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The Filter

Now the main filter itself is broadly straightforward, but there are a number of interesting and unexpected points to consider. Since this is a little longer than the above utility functions, we'll comment it inline instead. Note that the Header and Footer file buckets are set in a filter_init function (omitted for brevity).

static int txt_filter(ap_filter_t* f, apr_bucket_brigade* bb) {
  apr_bucket* b ;
  txt_ctxt* ctxt = (txt_ctxt*)f->ctx ;

  if ( ctxt == NULL ) {
    txt_filter_init(f) ;
    ctxt = f->ctx ;

Main Loop: This construct is typical for iterating over the incoming data

  for ( b = APR_BRIGADE_FIRST(bb);
	b = APR_BUCKET_NEXT(b) ) {

    const char* buf ;
    size_t bytes ;

As in any filter, we need to check for EOS.  When we encounter it,
we insert the footer in front of it.  We shouldn't get more than
one EOS, but just in case we do we'll note having inserted the
footer.  That means we're being error-tolerant.

    if ( APR_BUCKET_IS_EOS(b) ) {
      /* end of input file - insert footer if any */
      if ( ctxt->foot && ! (ctxt->state & TXT_FOOT ) ) {
	ctxt->state |= TXT_FOOT ;

The main case is a bucket containing data,  We can get it as a simple
buffer with its size in bytes:

    } else if ( apr_bucket_read(b, &buf, &bytes, APR_BLOCK_READ)
      /* We have a bucket full of text.  Just escape it where necessary */
      size_t count = 0 ;
      const char* p = buf ;

Now we can search for characters that need replacing, and replace them

      while ( count < bytes ) {
	size_t sz = strcspn(p, "<>&\"") ;
	count += sz ;

Here comes the tricky bit: replacing a single character inline.

	if ( count < bytes ) {
	  apr_bucket_split(b, sz) ;	Split off before buffer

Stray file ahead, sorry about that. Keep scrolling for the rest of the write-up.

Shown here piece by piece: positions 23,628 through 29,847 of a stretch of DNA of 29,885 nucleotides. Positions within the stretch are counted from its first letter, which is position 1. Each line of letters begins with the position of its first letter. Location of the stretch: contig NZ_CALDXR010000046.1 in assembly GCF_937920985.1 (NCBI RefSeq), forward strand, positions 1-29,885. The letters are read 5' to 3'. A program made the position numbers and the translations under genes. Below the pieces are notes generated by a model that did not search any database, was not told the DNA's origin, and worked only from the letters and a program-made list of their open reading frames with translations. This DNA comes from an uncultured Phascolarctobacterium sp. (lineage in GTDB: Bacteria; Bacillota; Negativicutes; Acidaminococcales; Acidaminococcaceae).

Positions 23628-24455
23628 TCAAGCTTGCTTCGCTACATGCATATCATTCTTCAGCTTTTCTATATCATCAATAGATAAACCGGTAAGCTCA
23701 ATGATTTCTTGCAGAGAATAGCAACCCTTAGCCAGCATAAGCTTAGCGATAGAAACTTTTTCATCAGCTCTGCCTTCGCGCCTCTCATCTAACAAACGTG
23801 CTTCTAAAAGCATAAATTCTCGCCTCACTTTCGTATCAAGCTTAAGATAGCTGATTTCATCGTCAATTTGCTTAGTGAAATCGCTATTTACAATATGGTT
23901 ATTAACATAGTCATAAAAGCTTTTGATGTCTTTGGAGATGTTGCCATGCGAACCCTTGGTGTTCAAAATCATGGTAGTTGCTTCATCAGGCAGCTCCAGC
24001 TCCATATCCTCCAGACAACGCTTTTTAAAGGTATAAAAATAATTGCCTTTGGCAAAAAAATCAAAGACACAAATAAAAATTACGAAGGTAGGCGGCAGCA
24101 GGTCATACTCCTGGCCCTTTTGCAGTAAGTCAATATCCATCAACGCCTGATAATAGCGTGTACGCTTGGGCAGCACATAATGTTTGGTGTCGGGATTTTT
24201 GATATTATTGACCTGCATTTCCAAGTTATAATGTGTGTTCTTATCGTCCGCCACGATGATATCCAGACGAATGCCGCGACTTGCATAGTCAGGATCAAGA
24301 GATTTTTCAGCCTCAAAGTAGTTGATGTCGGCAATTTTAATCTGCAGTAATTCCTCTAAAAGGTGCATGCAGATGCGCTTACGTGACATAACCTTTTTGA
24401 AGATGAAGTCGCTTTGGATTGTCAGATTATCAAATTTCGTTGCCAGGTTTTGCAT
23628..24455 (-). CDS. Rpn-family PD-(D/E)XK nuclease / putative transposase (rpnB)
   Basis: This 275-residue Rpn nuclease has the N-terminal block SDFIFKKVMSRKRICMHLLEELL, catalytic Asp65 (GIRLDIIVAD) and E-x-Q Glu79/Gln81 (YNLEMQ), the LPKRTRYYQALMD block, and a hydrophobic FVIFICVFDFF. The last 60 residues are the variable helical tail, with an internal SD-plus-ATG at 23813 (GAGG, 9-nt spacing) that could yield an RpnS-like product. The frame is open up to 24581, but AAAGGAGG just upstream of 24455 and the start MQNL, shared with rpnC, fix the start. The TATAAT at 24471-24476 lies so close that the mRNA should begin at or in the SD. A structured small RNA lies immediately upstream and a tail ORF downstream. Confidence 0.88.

b = APR_BUCKET_NEXT(b) ;	Skip over before buffer
	  APR_BUCKET_INSERT_BEFORE(b, txt_esc(p[sz],
		f->r->connection->bucket_alloc)) ;
					Insert the replacement
	  apr_bucket_split(b, 1) ;	Split off the char to remove
	  APR_BUCKET_REMOVE(b) ;	 ... and remove it
	  b = APR_BUCKET_NEXT(b) ;	Move cursor on to what-remains
					so that it stays in sequence with
					our main loop
	  count += 1 ;
	  p += sz + 1 ;

Now we insert the Header if it hasn't already been inserted.
  (a)	This has to come after the main loop, to avoid the header itself
	getting into the parse.
  (b)	It works because we can insert a bucket anywhere in the brigade,
	and in this case put it at the head.
  (c)	As with the footer, we save state to avoid inserting it more than once.

  if ( ctxt->head && ! (ctxt->state & TXT_HEAD ) ) {
    ctxt->state |= TXT_HEAD ;
    APR_BRIGADE_INSERT_HEAD(bb, ctxt->head);

Now we've finished manipulating data, we just pass it down the filter chain.

  return ap_pass_brigade(f->next, bb) ;

Note that we created a new bucket every time we replaced a character. Couldn't we have prepared four buckets in advance - one for each of the characters to be replaced - and then re-used them whenever the character occurred?

The problem here is that each bucket is linked to its neighbours. So if we re-use the same bucket, we lose the links, so that the brigade now jumps over any data between the two instances of it. Hence we do need a new bucket every time. That means this technique becomes inefficient when a high proportion of input data has to be changed. We will show alternative techniques for such cases in other articles.